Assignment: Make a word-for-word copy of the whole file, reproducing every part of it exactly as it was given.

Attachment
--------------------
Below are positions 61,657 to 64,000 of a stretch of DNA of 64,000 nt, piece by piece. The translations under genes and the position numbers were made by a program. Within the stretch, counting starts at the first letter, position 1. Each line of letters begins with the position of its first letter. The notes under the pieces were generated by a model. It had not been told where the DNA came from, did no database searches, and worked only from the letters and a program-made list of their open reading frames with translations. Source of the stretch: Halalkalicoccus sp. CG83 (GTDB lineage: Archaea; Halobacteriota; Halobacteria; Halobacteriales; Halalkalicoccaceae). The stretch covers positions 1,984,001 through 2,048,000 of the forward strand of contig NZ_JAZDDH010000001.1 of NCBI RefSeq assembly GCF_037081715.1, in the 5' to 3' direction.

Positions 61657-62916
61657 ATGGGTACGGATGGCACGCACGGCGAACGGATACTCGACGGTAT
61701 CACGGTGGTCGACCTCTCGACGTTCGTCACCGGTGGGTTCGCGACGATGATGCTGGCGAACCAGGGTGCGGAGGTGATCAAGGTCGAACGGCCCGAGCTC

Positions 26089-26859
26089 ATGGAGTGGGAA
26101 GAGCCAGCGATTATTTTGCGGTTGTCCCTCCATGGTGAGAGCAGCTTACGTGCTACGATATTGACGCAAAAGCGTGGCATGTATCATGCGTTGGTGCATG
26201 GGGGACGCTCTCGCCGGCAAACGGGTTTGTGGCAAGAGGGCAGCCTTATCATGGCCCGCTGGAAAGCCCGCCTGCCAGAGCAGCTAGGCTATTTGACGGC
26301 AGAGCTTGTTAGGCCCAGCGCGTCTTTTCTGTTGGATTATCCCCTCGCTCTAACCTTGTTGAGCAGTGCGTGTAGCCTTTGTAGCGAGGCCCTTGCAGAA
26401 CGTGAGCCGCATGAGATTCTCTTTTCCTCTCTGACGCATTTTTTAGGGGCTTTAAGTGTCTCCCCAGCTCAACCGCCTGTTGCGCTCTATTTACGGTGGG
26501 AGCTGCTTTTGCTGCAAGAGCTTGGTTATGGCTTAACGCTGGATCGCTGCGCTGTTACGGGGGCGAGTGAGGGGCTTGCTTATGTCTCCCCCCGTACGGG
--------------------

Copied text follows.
Below are positions 61,657 to 64,000 of a stretch of DNA of 64,000 nt, piece by piece. The translations under genes and the position numbers were made by a program. Within the stretch, counting starts at the first letter, position 1. Each line of letters begins with the position of its first letter. The notes under the pieces were generated by a model. It had not been told where the DNA came from, did no database searches, and worked only from the letters and a program-made list of their open reading frames with translations. Source of the stretch: Halalkalicoccus sp. CG83 (GTDB lineage: Archaea; Halobacteriota; Halobacteria; Halobacteriales; Halalkalicoccaceae). The stretch covers positions 1,984,001 through 2,048,000 of the forward strand of contig NZ_JAZDDH010000001.1 of NCBI RefSeq assembly GCF_037081715.1, in the 5' to 3' direction.

Positions 61657-62916
61657 ATGGGTACGGATGGCACGCACGGCGAACGGATACTCGACGGTAT
61701 CACGGTGGTCGACCTCTCGACGTTCGTCACCGGTGGGTTCGCGACGATGATGCTGGCGAACCAGGGTGCGGAGGTGATCAAGGTCGAACGGCCCGAGCTC

Positions 26089-26859
26089 ATGGAGTGGGAA
26101 GAGCCAGCGATTATTTTGCGGTTGTCCCTCCATGGTGAGAGCAGCTTACGTGCTACGATATTGACGCAAAAGCGTGGCATGTATCATGCGTTGGTGCATG
26201 GGGGACGCTCTCGCCGGCAAACGGGTTTGTGGCAAGAGGGCAGCCTTATCATGGCCCGCTGGAAAGCCCGCCTGCCAGAGCAGCTAGGCTATTTGACGGC
26301 AGAGCTTGTTAGGCCCAGCGCGTCTTTTCTGTTGGATTATCCCCTCGCTCTAACCTTGTTGAGCAGTGCGTGTAGCCTTTGTAGCGAGGCCCTTGCAGAA
26401 CGTGAGCCGCATGAGATTCTCTTTTCCTCTCTGACGCATTTTTTAGGGGCTTTAAGTGTCTCCCCAGCTCAACCGCCTGTTGCGCTCTATTTACGGTGGG
26501 AGCTGCTTTTGCTGCAAGAGCTTGGTTATGGCTTAACGCTGGATCGCTGCGCTGTTACGGGGGCGAGTGAGGGGCTTGCTTATGTCTCCCCCCGTACGGG